Greek Goes On in Davao City

One of the things Sora and I sought to do in Davao was to labor in such a way that what we did would not cease with our departure. Knowing that our term in the Philippines was likely to be limited to three years, we wanted to leverage our gifts so that they would be multiplied and continue to have effects for years after we left.

The power of missionary work is in the formation of relationships. And in the Internet age, these can continue to be effective. 

One of my Greek students, Wayne Dimaano, is teaching a Greek class via his church’s Bible institute. He keeps in touch by FB messenger with questions about grammar:


As you can see from the mention of Quizlet, we also share flashcards and other teaching materials. 

Pastor Wayne forwarded this photo of the large number of students who showed up for his first Greek class:


(I recall a similar huge turnout for my first Greek class. There will always be some attrition when it becomes clear that  there is no royal road to the knowledge of Greek, but with that many students, Wayne will surely have a good number left.)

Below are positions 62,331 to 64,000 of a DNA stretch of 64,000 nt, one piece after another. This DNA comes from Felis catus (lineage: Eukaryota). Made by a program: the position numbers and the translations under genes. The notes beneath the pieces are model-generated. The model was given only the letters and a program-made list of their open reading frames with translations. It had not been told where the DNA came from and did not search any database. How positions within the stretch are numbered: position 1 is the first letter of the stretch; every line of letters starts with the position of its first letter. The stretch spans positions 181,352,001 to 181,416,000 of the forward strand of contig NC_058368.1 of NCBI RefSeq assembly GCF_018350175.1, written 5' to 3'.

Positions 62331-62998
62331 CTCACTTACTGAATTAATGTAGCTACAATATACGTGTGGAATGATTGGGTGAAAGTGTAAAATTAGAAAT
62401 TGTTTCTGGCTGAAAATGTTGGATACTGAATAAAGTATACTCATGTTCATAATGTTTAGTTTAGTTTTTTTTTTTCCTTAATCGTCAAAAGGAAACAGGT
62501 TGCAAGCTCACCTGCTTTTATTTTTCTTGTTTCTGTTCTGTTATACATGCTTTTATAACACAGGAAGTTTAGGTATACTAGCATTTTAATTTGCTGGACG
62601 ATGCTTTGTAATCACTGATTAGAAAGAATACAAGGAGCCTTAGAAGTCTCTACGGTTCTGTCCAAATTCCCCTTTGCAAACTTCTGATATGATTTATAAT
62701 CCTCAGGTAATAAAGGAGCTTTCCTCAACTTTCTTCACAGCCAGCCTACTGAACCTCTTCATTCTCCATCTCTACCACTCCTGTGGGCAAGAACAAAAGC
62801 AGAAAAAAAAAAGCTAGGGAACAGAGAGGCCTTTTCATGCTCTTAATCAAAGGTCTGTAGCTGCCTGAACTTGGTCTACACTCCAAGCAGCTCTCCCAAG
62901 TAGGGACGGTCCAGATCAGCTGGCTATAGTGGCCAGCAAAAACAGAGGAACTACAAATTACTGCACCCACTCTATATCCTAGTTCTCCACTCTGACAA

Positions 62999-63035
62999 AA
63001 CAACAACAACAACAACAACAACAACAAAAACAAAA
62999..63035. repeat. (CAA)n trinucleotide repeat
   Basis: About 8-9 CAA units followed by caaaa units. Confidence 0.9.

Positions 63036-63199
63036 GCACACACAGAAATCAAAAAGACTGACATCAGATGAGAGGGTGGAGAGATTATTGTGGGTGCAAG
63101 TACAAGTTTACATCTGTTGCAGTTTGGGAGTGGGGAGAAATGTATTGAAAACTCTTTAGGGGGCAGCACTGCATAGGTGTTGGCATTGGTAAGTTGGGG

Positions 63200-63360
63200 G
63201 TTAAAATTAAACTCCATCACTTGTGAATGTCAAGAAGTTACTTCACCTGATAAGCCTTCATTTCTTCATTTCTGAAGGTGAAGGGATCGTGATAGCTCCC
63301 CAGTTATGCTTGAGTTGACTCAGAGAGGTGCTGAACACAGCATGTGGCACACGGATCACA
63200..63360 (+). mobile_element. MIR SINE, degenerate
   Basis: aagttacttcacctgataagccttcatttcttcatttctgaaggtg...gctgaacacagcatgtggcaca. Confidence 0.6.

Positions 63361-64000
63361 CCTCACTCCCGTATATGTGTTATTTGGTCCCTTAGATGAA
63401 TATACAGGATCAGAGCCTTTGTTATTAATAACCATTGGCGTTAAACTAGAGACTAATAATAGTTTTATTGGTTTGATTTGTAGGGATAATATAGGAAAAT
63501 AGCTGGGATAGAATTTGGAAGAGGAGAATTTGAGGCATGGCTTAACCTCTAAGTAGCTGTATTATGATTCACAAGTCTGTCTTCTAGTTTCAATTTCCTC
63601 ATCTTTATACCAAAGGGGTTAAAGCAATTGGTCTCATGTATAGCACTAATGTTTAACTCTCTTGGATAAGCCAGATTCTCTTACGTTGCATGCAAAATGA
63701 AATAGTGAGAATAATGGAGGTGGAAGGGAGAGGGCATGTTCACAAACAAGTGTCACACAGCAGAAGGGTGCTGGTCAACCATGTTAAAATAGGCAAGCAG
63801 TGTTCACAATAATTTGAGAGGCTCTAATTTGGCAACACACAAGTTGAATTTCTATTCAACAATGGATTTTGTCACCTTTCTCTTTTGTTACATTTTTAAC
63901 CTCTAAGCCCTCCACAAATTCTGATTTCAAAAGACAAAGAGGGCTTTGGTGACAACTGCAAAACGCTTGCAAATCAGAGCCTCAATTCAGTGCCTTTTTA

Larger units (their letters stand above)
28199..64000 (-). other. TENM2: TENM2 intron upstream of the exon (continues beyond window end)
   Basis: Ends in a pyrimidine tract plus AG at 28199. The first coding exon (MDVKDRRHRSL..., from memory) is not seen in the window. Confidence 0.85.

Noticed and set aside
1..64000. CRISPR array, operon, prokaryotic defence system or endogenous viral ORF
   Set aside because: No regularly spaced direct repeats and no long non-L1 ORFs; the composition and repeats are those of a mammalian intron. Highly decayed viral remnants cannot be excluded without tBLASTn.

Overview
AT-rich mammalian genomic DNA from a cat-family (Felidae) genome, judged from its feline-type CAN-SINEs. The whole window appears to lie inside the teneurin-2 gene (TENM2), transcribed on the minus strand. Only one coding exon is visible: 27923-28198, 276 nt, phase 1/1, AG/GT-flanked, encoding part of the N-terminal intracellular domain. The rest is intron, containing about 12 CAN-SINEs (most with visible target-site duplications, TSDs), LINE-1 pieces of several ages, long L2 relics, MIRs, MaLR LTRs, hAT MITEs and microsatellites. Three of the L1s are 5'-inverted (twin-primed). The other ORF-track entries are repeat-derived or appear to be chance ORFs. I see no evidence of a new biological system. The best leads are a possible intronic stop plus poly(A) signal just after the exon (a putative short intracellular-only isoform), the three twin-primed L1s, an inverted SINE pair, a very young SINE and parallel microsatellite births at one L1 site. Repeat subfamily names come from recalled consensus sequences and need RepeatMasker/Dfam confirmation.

Wayne and I continue to share books and discuss exegetical questions and theology. Now that I’m in the same time zone (in Singapore and soon in Indonesia), I can respond quickly while we are both awake.

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One comment on “Greek Goes On in Davao City

  1. Bill Jerdan says:

    Thank you for your ministry of equipping others in God’s mission and exhibiting reciprocal encouragement (across national borders!) with the tools we have at our disposal today. In France, I enjoyed discovering that classical Greek was a language option beginning in 6th grade in the public schools and taken by many serious students. I would take my Greek NT to Jr High class in church to explore the message with my youth.

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